Here’s the Biggest Immigration Issue That Trump Isn’t Talking About

Thousands of women and kids came to America seeking asylum. Will we keep locking them in detention??

A group of refugee mothers and children wait to be taken into custody by Border Patrol in McAllen, Texas, in 2016.vichinterlang/iStock

Last month, more than 400 women and children were released from an immigrant family detention center in Dilley, Texas. The mass release came three days after a Texas judge denied that center and another in Karnes, Texas, the licenses that would allow them to detain children, which they have been doing for more than two years.

“These are facilities that you wouldn’t put your dog in,” said one lawyer working to close family detention centers.

As Ian Gordon reported for Mother Jones, after the surge in immigration across the United States’ southern border in the summer of 2014, the Obama administration revived the family detention system, in which immigrant women and children are detained, sometimes for months on end, and in some cases for close to a year. Human rights advocates have strongly criticized the policy. As Gordon pointed out, the practice is both expensive and traumatic to the families, many of whom are asylum seekers who fear violence in their home countries.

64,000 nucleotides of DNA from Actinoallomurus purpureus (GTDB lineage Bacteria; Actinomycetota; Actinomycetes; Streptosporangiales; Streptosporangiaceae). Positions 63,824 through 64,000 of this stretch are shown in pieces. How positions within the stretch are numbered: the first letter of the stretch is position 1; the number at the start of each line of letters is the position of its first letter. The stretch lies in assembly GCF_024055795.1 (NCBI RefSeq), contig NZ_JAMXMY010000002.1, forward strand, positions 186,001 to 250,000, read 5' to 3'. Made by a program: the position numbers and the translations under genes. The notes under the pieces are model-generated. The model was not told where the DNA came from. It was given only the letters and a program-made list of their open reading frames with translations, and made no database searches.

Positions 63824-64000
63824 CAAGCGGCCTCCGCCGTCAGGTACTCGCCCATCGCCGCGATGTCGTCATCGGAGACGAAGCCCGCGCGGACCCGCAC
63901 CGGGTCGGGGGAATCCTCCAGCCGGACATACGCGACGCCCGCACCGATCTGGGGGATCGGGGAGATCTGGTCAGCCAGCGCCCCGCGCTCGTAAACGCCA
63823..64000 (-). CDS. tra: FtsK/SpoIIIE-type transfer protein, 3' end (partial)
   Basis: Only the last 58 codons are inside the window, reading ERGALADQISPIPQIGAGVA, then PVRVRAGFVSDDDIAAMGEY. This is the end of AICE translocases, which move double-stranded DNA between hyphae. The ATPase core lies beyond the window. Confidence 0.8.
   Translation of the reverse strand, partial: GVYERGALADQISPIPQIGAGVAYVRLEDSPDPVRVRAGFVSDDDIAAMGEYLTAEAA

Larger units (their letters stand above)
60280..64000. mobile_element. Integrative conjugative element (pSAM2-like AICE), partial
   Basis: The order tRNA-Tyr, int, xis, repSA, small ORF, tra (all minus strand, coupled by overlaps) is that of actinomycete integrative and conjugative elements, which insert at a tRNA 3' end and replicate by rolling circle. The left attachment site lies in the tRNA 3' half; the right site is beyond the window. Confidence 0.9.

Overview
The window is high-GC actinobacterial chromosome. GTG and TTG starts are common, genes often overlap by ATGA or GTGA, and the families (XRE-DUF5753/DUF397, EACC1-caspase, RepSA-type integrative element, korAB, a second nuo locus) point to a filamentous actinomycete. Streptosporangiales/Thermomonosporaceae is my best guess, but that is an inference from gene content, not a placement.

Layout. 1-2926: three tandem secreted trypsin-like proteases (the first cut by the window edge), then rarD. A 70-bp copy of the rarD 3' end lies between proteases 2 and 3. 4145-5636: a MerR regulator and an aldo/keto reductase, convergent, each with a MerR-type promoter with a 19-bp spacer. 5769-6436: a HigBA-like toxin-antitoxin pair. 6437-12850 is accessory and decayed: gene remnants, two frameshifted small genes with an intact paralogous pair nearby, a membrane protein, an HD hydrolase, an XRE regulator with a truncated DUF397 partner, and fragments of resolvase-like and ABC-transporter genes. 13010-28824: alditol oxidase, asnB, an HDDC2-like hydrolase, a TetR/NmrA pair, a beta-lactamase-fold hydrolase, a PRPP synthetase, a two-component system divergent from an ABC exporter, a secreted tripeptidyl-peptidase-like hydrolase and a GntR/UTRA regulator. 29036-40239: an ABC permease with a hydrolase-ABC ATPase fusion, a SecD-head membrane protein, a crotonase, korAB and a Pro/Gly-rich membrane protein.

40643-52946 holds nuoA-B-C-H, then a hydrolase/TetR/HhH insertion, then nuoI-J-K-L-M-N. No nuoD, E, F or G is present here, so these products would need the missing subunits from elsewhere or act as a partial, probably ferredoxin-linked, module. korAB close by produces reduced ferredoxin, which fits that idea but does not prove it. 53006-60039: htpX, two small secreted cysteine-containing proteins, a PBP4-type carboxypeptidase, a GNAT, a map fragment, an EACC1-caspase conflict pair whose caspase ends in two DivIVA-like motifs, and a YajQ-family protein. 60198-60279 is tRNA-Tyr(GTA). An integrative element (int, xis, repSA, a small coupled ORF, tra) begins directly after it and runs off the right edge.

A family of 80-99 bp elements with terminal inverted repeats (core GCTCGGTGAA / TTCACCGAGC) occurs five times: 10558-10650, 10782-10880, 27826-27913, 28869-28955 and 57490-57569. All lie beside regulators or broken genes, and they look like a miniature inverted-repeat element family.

Here’s a rundown of the basics on how the Texas decision could affect family detention going forward:

So the recent ruling means both of those Texas family detention centers will close, right?